Read time: 6 minutes
- Your internal dialogue is what’s known as self-talk. It can be either positive or negative.
- Learning to use self-talk to your advantage can have great health benefits.
- Learn how to implement positive self-talk with a daily practice.
How you talk to yourself determines how you think and feel about yourself. Those internal discussions you have can be a self-fulfilling prophecy. Often, though, we only really clue-in to self-talk when we cast a negative light on ourselves.
Life never goes according to plan—it typically throws various curveballs and setbacks that we aren’t prepared for, which can lead to anxiety, stress, and a negative self-perception. Immediately, then, those self-deprecating thoughts begin to surface, like: I’m a failure; of course it’s my fault; or I’ve blown it, what’s the point?
It’s in these moments of self-defeat that self-compassion in the form of a pep talk or a note to yourself can help you shake yourself from the negativity, allowing you to look past the self-doubt and see another side to your own story. Read on to learn about the importance of self-talk and how to talk to yourself in a way that empowers you.
What Is Self-Talk?
Self-talk can be either positive or negative; it’s that constant inner dialogue based on both conscious and unconscious beliefs and biases you possess about yourself. This voice, which we often interpret as our own, talks to us throughout the day about worries, concerns, hopes, and fears.
More often than not, self-talk tends towards the negative. That negative inner voice has a significantly more destructive influence than the positive one. We are hardwired to remember negative experiences and messaging over positive ones, possibly due to a survival mechanism or an instinctive reaction that ensures vitality.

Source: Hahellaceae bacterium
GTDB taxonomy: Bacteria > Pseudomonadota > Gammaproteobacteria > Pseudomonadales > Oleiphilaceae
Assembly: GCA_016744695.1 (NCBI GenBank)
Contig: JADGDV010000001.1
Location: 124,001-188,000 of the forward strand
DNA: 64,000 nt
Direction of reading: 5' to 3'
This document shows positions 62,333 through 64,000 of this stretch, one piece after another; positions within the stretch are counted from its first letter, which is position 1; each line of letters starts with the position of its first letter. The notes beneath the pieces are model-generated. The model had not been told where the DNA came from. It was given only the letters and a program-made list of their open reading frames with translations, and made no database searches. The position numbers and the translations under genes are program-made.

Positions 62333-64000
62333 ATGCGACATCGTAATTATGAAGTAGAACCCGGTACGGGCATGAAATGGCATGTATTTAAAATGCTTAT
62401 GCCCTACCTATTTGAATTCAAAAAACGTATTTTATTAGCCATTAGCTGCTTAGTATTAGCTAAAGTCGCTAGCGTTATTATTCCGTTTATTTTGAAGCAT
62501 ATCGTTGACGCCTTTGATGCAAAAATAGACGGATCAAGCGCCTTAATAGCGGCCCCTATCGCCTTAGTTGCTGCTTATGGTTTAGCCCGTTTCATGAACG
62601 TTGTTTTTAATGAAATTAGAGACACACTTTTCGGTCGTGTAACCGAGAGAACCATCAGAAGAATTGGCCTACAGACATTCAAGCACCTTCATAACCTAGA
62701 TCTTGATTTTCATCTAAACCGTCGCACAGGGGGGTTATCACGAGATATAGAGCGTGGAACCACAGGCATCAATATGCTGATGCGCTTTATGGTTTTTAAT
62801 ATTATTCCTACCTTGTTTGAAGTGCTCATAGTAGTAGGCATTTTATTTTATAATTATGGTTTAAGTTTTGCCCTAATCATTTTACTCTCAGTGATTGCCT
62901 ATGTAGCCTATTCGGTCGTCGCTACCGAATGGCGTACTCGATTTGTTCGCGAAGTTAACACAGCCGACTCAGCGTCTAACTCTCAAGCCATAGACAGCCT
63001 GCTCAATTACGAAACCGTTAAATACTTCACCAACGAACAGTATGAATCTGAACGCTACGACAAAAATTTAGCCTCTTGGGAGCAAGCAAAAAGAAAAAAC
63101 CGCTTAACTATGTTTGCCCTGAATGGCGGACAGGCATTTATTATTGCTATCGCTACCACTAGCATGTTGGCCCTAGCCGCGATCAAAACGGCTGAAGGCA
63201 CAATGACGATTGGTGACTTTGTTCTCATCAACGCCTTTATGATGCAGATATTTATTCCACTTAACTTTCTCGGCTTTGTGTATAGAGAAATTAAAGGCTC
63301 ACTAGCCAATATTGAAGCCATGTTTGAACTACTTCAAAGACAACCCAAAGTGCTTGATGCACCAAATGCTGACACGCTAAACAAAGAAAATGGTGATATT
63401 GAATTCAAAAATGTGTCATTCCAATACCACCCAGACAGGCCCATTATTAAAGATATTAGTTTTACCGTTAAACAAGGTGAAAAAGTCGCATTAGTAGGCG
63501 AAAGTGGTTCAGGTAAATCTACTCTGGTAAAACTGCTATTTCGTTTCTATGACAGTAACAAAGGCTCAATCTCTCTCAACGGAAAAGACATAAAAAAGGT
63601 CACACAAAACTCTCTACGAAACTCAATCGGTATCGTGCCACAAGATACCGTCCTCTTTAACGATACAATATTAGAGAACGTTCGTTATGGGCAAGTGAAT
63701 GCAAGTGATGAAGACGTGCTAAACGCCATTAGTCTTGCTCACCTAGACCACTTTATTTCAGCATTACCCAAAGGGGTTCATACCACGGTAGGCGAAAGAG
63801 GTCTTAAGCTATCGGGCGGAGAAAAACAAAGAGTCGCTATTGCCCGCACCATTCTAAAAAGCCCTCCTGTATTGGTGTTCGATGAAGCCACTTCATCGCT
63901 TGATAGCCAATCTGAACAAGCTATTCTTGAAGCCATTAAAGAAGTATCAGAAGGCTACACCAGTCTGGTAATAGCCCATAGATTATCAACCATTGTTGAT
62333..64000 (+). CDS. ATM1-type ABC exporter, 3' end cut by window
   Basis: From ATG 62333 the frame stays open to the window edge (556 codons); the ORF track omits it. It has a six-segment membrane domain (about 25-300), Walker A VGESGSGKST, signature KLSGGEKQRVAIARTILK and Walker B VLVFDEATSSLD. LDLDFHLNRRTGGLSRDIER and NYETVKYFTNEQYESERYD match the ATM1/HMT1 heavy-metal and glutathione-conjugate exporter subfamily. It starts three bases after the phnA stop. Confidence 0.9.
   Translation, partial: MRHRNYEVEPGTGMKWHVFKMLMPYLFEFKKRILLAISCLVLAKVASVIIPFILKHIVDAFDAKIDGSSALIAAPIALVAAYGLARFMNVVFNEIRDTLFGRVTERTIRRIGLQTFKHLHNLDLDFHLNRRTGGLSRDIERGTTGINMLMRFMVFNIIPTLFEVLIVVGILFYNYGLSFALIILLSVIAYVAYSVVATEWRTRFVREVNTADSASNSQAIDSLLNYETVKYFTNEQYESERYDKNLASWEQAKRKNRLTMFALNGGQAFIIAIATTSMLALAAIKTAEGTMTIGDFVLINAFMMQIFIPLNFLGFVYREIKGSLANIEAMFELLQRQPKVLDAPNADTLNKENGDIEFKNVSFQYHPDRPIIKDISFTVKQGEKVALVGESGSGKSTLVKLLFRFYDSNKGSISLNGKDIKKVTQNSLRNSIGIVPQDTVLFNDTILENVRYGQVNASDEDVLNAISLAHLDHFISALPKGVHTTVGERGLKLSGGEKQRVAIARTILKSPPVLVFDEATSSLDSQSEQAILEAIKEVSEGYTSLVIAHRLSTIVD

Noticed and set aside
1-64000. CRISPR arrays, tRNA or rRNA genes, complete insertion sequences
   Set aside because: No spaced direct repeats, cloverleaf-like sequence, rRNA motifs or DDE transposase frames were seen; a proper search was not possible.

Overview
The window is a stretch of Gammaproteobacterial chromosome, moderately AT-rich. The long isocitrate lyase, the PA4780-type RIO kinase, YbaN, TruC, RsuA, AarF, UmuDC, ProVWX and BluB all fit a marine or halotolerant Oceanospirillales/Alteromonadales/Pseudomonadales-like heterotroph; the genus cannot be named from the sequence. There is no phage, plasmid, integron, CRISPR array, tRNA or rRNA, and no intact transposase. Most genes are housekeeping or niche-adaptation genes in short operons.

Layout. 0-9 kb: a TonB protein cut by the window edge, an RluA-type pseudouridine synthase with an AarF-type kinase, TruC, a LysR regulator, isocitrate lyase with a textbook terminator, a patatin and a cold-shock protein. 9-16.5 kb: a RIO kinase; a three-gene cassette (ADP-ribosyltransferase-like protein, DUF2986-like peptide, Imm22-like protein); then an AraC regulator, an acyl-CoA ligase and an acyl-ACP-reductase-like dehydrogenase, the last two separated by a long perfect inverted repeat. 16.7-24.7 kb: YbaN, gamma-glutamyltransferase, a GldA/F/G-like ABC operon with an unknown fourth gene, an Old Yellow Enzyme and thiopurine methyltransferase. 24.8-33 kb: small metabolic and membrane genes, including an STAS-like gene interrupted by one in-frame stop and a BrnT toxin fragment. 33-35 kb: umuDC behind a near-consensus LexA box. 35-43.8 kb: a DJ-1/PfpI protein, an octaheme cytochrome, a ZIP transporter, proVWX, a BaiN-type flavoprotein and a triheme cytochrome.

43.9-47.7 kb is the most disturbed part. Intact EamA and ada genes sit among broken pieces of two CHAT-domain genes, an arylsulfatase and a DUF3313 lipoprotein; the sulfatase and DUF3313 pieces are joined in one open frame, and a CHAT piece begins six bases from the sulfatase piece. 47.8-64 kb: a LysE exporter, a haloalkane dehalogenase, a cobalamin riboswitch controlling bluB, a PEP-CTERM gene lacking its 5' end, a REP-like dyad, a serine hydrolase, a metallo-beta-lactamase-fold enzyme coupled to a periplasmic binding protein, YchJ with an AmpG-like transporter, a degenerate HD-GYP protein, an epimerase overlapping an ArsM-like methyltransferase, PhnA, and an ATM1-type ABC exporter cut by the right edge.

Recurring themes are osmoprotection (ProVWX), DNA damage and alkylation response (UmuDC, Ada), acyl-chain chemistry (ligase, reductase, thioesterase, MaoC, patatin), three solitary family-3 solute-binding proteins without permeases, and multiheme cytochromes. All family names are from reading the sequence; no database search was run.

Positive self-talk, on the other hand, talks down to worry and bolsters confidence. It is not a positively false narrative of reality, but a way to speak to yourself with compassion, understanding, and care. Speaking to yourself in this way can allow you to see things from a different perspective, one that allows you to keep moving forward rather than being consumed by unrealistic negativity.
The Importance of Self-Talk
Self-talk will determine the course of your life. It’s the voice that is with us from the beginning, right up until the end; it’s the one we hear the most throughout life. Therefore, it has great influence over our thoughts. And what you think will determine how you feel; how you feel will determine what you do and how you live your life.
This relationship—among emotions, feelings, and actions—is cyclical. Self-talk becomes thoughts; thoughts convert to emotions; emotions play out in actions. Thoughts and actions work in parallel to reinforce patterns and behaviors, creating a reciprocal loop of either positive or negative self-talk.
What’s more, the health benefits of positive self-talk can be life-enhancing. Researchers at Mayo Clinic have found that crafting a positive internal narrative may lead to health benefits like lower levels of stress, better psychological and physical well-being, better heart health outcomes, and increased life span.